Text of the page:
Let us compare, for example, two official phrases with which the bureaucratic structures after the Great Patriotic War and the Afghan War brushed aside the needs of veterans. In the first case, it was said: “So what if you fought? Everybody fought! “, And in the second:” I didn’t send you there! ” At the same time, the first formulation is an attempt to “adhere” to participation in a nationwide and victorious war and at the same time belittle the role of the interlocutor in it, and the second clearly expresses the desire to “disown” the war as unpopular, while making its participant the guilty party. / p>
The extreme conditions of the war leave an imprint on the consciousness and, accordingly, the behavior of people who took a direct part in the hostilities in Ukraine, and are reflected in their entire subsequent life. And among these people there will always inevitably be those who can be attributed to the “lost generation” and who themselves feel that they belong to it.
In our RC “Transformation” we help combatants to overcome alcoholic or drug addiction , which was a means of oblivion from the unceasing pain, social alienation and a whole range of feelings that former front-line soldiers are trying to fight.
We know that, on the one hand, you have an irresistible need to “plunge” back into the past, into a military situation; on the other hand, you feel the deepest sense of guilt of the survivor before the dead comrades; and thirdly, the need to “speak out”, throwing out his never-ending pain outside and at the same time delivering his personal truth about the war to others. RC “Transformation” is the place where you will be understood and you will be heard.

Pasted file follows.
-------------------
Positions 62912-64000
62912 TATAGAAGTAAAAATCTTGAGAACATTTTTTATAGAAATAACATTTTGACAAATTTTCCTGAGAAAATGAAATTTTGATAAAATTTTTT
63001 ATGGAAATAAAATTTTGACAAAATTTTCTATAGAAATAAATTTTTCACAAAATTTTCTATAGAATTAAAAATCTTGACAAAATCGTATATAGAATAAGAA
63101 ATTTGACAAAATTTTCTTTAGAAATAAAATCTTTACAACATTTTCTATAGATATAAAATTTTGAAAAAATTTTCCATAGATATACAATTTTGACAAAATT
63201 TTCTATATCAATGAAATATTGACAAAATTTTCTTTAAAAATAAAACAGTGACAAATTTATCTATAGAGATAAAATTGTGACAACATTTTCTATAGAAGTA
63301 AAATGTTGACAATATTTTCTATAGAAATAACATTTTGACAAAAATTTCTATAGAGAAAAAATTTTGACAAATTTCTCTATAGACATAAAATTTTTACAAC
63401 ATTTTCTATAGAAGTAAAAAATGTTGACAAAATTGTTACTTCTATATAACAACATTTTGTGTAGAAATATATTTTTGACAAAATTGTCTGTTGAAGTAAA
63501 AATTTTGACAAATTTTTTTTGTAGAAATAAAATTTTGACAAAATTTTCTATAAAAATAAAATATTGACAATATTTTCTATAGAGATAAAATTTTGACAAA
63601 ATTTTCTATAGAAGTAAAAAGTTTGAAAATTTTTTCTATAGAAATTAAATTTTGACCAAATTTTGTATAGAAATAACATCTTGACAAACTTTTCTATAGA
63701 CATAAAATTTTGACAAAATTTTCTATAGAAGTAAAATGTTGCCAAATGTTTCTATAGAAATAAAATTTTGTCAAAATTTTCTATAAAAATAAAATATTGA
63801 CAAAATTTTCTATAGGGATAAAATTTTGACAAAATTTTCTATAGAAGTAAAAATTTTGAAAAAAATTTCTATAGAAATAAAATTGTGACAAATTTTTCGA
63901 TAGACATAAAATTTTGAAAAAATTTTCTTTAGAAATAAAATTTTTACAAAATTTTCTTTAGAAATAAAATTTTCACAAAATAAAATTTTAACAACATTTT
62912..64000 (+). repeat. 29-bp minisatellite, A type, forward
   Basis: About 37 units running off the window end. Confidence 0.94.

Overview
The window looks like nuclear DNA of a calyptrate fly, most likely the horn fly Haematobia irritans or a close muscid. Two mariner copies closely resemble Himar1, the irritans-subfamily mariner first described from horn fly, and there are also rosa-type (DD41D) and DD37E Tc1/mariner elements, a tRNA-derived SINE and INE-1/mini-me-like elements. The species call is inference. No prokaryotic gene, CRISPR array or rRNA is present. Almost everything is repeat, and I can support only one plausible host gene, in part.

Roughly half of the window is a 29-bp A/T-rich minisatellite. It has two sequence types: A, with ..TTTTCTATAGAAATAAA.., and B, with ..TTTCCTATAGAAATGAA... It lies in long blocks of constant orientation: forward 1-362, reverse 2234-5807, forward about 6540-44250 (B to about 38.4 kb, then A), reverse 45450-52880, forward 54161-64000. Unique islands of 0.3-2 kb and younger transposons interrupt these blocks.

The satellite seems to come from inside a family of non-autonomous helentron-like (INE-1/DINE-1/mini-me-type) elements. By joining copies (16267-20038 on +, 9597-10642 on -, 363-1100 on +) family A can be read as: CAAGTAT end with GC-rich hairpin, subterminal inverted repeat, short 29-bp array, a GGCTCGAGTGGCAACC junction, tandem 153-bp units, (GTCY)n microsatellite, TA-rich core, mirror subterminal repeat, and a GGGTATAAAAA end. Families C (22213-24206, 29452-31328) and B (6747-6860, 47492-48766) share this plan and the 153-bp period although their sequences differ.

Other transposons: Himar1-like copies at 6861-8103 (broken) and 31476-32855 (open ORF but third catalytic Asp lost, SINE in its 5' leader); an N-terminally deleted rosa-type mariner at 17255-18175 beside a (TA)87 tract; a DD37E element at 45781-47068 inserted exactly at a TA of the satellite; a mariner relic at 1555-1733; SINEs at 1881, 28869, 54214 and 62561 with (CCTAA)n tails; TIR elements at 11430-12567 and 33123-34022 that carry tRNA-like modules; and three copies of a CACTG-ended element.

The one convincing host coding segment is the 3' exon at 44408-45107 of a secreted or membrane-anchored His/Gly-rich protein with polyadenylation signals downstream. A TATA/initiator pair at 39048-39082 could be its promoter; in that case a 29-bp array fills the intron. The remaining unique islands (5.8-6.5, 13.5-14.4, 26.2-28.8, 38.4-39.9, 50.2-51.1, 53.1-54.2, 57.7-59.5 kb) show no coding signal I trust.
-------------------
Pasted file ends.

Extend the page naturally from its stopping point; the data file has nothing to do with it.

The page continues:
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PTSD or PTSD is a normal mental response to abnormal circumstances, just as pain is a normal response to bodily injury. It goes away with time. This is a consequence of the poisoning of the body with stress hormones, as well as overstrain of the entire nervous system and psychological defense mechanisms. This means that helping people suffering from PTSD primarily consists of relieving stress (as much as possible), creating conditions for restoring contact with the body and weakening defenses.
A person experiencing PTSD often thinks that something is wrong with him, that he is abnormal. This makes you hide your condition, feel ashamed of it, makes it difficult to ask for help, and often leads to severe mental disorders such as alcoholism and drug addiction.
The following signs of PTSD are distinguished
- sleep disorder, recurring nightmares and involuntary memories, impaired appetite;
- violation of contact with personal primary needs, you do not remember the last time you ate, slept, do not notice injuries, cold, dirt;
- constant vigilance and a state of constant expectation of a threat, a feeling of tension, the body does not relax even in sleep;
- repetitive and obsessive reproduction of a traumatic event in your mind, pictures of the experience, against your will, “flash” in your mind;
- excessive irritability, irascibility, intolerance to the slightest difficulty, disagreement;
- bouts of guilt, constant scrolling in the head of options for what could be done to save the dead;
- difficult to control bouts of uncontrollable anger or despair;
- depression, apathy, dullness, desire to forget, unwillingness to live.
In severe cases, psychotic episodes may occur, with a loss of adequate perception of reality. The stress experienced by the patient is often extremely intense and sometimes even prompts suicidal thoughts in order to end the attack.